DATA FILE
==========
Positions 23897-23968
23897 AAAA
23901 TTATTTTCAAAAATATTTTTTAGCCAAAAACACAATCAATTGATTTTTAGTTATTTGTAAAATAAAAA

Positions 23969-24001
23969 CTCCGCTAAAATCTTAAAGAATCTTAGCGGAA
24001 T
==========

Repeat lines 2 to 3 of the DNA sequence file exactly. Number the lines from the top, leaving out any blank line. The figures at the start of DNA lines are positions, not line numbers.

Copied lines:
23897 AAAA
23901 TTATTTTCAAAAATATTTTTTAGCCAAAAACACAATCAATTGATTTTTAGTTATTTGTAAAATAAAAA